Published the 14 November 2013 in Sources
Paul Mattick : La révolution fut une belle aventure.
Des rues de Berlin en révolte aux mouvements radicaux américains (1918-1934)
November 2013, ISBN 978-29158307-6-7. 192 pages, €17,-
Publisher: L’Echappée, 2013
Series: Collection Dans le feu de l’action
Theme: mouvements révolutionnaires (XXe siècle)
“The revolution was a great adventure fro me” – From the streets of Berlin to the radical movements in America (1918 – 1934). A meeting with Paul Mattick.
As a revolted youngster in the streets of Berlin after the Great War, Paul Mattick takes part in the Spartakist movement before becoming an anti-bolshevik communist. At the heart of years of fire of the German revolution (1918 – 1924) he speaks about his incredible itinerary between direct action and repression, illegalism and clandestinity. The reflux of the revolutionary movement and the coming to power of authoritarian forces – Stalinism and Nazism – push him, like many others, into emigration. In the USA he engages himself on the sides of the IWW and other radical groups. Subsequently he takes part in the great movement of the jobless in the 1930s, in which hobo’s, syndicalists and revolutionaries merge. He plunges us in these moments of intense social agitation, today badly known. The great adventure was, from one continent to another, the traverse of the effervescent years of the “age of the extremes”. Paul Mattick tells us with a sagacity that leaves all the room for his comrades in struggle, to his enemies as well, to the debate of ideas that always accompanies action, to the encounter of the radical workers with the artistic vanguard of the era, expressionists and dadaists. This exceptional witness reconstitutes the ambiance of vanished worlds, shocked by the mighty desire for a society without exploitation. This desire runs through the pages and is of a seizing freshness and actuality.
Born in Berlin and deceased at Boston, Paul Mattick (1904 – 1981) is notorious as a theorist of council communism. He has left an import oeuvre translated in numerous languages, among which : Marx and Keynes. The Limits of the Mixed Economy (1969, Boston) and Marxism. Last Refuge of the Bourgeoisie? (1983, Merlin Press).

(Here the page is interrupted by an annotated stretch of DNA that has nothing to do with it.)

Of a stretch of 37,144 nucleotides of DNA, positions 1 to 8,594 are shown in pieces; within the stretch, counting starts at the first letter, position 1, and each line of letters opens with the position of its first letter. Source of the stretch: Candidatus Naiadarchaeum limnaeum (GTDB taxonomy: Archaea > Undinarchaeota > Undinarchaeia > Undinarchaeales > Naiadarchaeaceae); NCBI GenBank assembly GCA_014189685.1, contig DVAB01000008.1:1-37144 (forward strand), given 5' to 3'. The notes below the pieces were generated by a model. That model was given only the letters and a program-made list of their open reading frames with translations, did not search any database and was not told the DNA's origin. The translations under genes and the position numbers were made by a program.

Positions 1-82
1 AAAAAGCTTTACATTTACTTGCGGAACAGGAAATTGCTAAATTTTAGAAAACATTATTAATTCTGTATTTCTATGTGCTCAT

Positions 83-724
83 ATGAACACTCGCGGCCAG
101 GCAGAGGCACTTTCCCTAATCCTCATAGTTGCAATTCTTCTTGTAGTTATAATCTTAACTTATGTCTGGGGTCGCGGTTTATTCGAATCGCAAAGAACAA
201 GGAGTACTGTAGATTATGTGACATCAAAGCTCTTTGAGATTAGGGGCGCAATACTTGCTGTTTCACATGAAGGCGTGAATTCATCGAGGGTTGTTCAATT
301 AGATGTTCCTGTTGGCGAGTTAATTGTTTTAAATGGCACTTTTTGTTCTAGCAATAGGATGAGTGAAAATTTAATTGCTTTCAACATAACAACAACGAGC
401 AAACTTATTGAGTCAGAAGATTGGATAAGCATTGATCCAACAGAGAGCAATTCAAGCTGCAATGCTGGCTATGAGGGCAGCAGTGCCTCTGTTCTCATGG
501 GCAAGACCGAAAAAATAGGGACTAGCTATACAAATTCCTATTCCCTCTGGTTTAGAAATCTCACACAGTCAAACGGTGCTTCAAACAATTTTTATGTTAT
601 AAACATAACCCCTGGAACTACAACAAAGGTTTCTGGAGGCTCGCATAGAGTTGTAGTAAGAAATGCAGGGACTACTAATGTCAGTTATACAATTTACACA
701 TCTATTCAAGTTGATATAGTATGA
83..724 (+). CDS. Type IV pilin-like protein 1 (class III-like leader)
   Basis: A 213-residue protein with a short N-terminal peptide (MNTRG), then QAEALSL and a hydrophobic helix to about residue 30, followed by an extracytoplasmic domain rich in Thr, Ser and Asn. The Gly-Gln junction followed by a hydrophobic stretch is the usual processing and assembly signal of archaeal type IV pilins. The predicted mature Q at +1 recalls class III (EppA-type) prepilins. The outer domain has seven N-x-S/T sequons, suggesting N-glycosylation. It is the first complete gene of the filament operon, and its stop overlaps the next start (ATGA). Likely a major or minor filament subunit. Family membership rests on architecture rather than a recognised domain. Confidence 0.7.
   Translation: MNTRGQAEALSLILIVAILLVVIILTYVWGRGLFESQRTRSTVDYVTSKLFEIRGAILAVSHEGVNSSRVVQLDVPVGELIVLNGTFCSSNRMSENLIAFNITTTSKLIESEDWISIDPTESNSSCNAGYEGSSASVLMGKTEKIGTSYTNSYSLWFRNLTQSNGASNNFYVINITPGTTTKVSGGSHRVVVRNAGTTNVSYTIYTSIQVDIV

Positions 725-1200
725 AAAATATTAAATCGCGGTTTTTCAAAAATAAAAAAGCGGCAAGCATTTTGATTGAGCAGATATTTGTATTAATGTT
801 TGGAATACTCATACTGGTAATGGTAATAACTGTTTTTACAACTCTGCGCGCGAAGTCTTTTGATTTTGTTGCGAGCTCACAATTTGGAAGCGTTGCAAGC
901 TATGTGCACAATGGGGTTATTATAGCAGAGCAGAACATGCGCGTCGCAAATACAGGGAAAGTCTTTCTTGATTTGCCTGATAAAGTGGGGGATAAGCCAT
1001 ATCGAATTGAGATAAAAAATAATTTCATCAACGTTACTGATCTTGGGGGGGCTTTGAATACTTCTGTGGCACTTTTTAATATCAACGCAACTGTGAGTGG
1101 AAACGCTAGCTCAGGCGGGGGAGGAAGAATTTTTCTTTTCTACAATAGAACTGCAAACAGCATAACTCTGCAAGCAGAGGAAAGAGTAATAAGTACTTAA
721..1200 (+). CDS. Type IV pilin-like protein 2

(Source: the French edition)
Paul Mattick: Die Revolution war für mich ein großes Abenteuer.
Paul Mattick im Gespräch mit Michael Buckmiller.
September 2013, ISBN 978-3-89771-520-2. 180 pages, paperback, €16,-
Publisher: Unrast Verlag
Series: Dissidenten der Arbeiterbewegung Band: 4
Description: Interview and autobiographic testimony by an important council communist
Paul Mattick: The Revolution was a big adventure for me Paul Mattick in conversation with Michael Buckmiller
Paul Mattick (1904 – 1981) is perhaps the exemplary worker’s revolutionary and intellectual: his furious settling of accounts with John Maynard Keynes; his critique of Herbert Marcuse, who by the way accepted it as the only valid critique from the Left; the Marx-Orthodoxy, with which he defended the tendential fall of the rate profit against all kinds of modernizers, made the German-American in the 1960s and 1970s a kind of communist conscience and inspirer of the anti-authoritarian revolt.
His sympathetically stubborn radical thought was founded in an exciting life story, that one spoke of, at the time, like about a legend: the school quitter and autodidact from precarious proletarian background took part in the anti-parliamentary Marxist KAPD during the Weimar Republic, he survived as a locksmith, as a day-labourer and as a wandering agitator, permeated by the revolutionary atmosphere of these days. In 1926 he emigrated to the USA, reorganized the Wobblies in Chicago, engaged in the movement of the jobless during the Great Depression, later submerged in the New York Bohemia and defended an anti-authoritarian Communism in small publications he edited himself.
Mattick has never made a fuzz about this biography, he was against heroic stories. But he nevertheless gave an account: in 1976 the German political scientist Michael Buckmiller conducted a long autobiographic interview with him, which has never been published. For decades it was under embargo and only some information spread from it. Recently it was excavated by Marc Geoffroy and Christoph Plutte, who were able to obtain permission for its publication. The interview really surpasses all expectations: it is a lively report in which we meet Mattick as a laconic and independent communist, who loathed all party schemes and all pacifically self-restricting thought.
“Meeting all scientific standards, the book is in the first place quickly accessible. It is complemented by literary texts by Mattick that are in a veiled way autobiographical; a commented bibliography on the lemma of council communism, and an extensive epilogue by Michael Buckmiller, who presents the figure of the worker-intellectual at the hand of formerly unpublished letters by Mattick.”
(the German edition, website of the publisher)